KIS Bridging Loans
Presented by KIS Finance
July 2022

Santander text message scam

Over the last week there has been a new wave of text message scams that feature the bank Santander. People have been posting screenshots of these texts on Twitter to warn others, especially Santander customers, what to look out for.

One of the text message reads ‘Santander – you recently set up a new payee via mobile banking. If this was NOT you please visit: steps-to-remove.com’. The text contains a link to this fraudulent website which has been designed to look like the genuine Santander website. To appear even more authentic, the website even features a pop up message that warns users of Coronavirus scams and what to watch out for.

Another text message claims that the customer has submitted a payment. This text reads ‘Santander online help – you have submitted a payment of £266.66 to [name omitted] and will be processed. If this was NOT you, visit: app-complete-request.com.’

Santander has talked about both of these texts on their Twitter account, confirming that these are both scams. They have warned customers that they will never send anything, emails or texts, containing any links. They urge anyone who receives text messages of this nature to forward them to smishing@santander.co.uk.

If you receive a text like this and you are a Santander customer, then contact Santander using the number on the back of your card if you are concerned about a payment. Never click on any links or attachments and do not reply directly to the message.

June 2022

Tesco gift card scam

Action Fraud has received almost 200 reports this month relating to a phishing email which appears to have come from Tesco.

Scammers are taking advantage of the cost of living crisis and are offering shoppers a £500 Tesco gift card. The email claims that you have been selected to join their loyalty programme and they urge you to follow a link to claim your prize.

The link will take you to a malicious website which asks for your personal information and details to log in to your PayPal account. This is a way for scammers to steal your information and gain access to your PayPal account and bank details.

Always remember:

  • Never click on a link or attachment that has been sent to you via an unsolicited email, text/Whatsapp message, or on social media. If you are interested to find out more then go to the retailer’s website through your search engine. If the offer is genuine, there will be details on the website.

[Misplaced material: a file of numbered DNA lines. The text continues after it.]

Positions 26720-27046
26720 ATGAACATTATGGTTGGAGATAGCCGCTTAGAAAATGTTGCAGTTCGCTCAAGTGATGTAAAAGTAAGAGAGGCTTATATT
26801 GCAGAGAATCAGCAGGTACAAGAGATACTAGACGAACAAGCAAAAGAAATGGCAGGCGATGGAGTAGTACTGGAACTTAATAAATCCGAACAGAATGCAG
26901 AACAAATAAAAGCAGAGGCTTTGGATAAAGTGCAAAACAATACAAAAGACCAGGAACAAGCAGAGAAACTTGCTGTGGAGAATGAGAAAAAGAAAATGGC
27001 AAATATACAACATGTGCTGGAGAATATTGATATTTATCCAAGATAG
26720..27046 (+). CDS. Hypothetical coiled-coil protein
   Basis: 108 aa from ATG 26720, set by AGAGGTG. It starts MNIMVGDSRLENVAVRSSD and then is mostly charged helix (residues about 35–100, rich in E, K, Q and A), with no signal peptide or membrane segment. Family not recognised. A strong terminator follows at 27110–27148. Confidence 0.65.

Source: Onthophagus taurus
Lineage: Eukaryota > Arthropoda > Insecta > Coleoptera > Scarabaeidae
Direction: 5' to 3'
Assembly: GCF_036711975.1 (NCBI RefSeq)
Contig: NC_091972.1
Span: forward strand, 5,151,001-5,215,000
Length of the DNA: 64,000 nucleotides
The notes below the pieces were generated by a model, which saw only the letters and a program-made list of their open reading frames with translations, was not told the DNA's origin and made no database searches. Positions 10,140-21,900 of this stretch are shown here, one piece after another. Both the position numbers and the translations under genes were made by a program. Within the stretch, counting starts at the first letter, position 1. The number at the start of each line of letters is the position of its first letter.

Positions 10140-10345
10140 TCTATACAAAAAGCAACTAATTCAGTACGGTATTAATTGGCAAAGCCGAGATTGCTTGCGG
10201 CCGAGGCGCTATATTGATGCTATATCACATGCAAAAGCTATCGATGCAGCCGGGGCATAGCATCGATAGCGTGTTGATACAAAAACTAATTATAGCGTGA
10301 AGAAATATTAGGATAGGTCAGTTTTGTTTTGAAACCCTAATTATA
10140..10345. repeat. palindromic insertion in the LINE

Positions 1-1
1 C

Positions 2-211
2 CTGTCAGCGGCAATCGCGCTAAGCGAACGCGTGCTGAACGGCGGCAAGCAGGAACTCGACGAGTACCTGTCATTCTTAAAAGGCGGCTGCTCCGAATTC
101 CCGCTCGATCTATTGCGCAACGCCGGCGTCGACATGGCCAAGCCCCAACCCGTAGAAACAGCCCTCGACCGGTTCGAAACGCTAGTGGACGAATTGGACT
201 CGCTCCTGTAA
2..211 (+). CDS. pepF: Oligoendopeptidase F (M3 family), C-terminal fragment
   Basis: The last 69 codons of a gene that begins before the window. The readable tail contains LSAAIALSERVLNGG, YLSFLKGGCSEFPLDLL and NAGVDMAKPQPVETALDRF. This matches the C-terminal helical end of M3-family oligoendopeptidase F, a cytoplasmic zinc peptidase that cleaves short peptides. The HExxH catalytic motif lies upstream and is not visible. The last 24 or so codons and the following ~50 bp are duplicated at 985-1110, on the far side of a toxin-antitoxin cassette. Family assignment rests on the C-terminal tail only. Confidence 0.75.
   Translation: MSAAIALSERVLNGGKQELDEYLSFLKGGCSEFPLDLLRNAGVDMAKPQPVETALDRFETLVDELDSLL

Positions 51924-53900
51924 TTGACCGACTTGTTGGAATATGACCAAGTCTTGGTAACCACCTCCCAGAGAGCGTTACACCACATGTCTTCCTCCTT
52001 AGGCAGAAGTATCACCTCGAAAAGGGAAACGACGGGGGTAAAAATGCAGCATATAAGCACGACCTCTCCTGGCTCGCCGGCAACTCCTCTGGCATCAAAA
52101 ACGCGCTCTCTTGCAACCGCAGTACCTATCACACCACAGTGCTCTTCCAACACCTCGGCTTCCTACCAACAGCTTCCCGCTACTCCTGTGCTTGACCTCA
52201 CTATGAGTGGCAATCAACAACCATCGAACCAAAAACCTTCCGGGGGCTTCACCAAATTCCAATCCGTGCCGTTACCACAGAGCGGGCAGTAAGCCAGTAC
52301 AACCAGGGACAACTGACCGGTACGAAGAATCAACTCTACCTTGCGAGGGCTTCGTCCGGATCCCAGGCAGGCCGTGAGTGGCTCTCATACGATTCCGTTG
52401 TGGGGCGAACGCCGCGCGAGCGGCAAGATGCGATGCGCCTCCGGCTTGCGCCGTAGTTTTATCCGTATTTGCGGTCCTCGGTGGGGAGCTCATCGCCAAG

• Never enter your personal information, bank details, or PayPal account details into a website that isn’t secure. You should also never give details to anyone over the phone or via email and text message.

  • If you receive this email then report it as spam and delete it immediately. If you think that you have given your details to a scammer then report it to Action Fraud, to your bank, and change any passwords that you have given them.
March 2022

The scammers taking advantage of Ukraine Crisis – what to look out for

Scammers will take every opportunity they can to con people of their money, and sadly the Ukraine crisis is no different.

Scammers are particularly targeting those who are looking to offer financial support to Ukrainian refugees during this time. They are targeting people via phone call, email, text messages, and online adverts and asking for donations.

These adverts, and links in emails and texts, will take you to fake charity websites which make it look like they are donating money to refugees. These websites have actually been set up by scammers and have been designed to steal your personal information and bank details.

They will often spoof well known fundraising websites like GoFundMe to trick people into thinking they are donating to a genuine cause.

These pages could claim that they’re raising money for refugees or for other reasons such as:

  • Buying passports and travel tickets for Ukrainians to get out of the country.
  • Raising money for Ukrainians to bury loved ones.

What to do:

  • If you want to donate to the Ukraine crisis then conduct your own research on where to donate, do not go to websites through email or text links or through adverts on social media.

  • We would advise sticking to well-known trusted organisations like the British Red Cross, who are already providing support in Ukraine. This way you can be certain that you’re donating directly to the  cause.

  • The safest way to make a charitable donation online is via a credit card as this comes with more protection then using a debit card and it’s not directly linked to your bank account. This means that scammers won’t be able to access your account and steal more money.

  • If you discover one of these scams or fall victim to one, then you must report it to Action Fraud. If you have given your bank details to a scammer or sent money then you need to report it to your bank as soon as possible.
February 2022

Amazon scam - thousands hit with bank account scam in one week!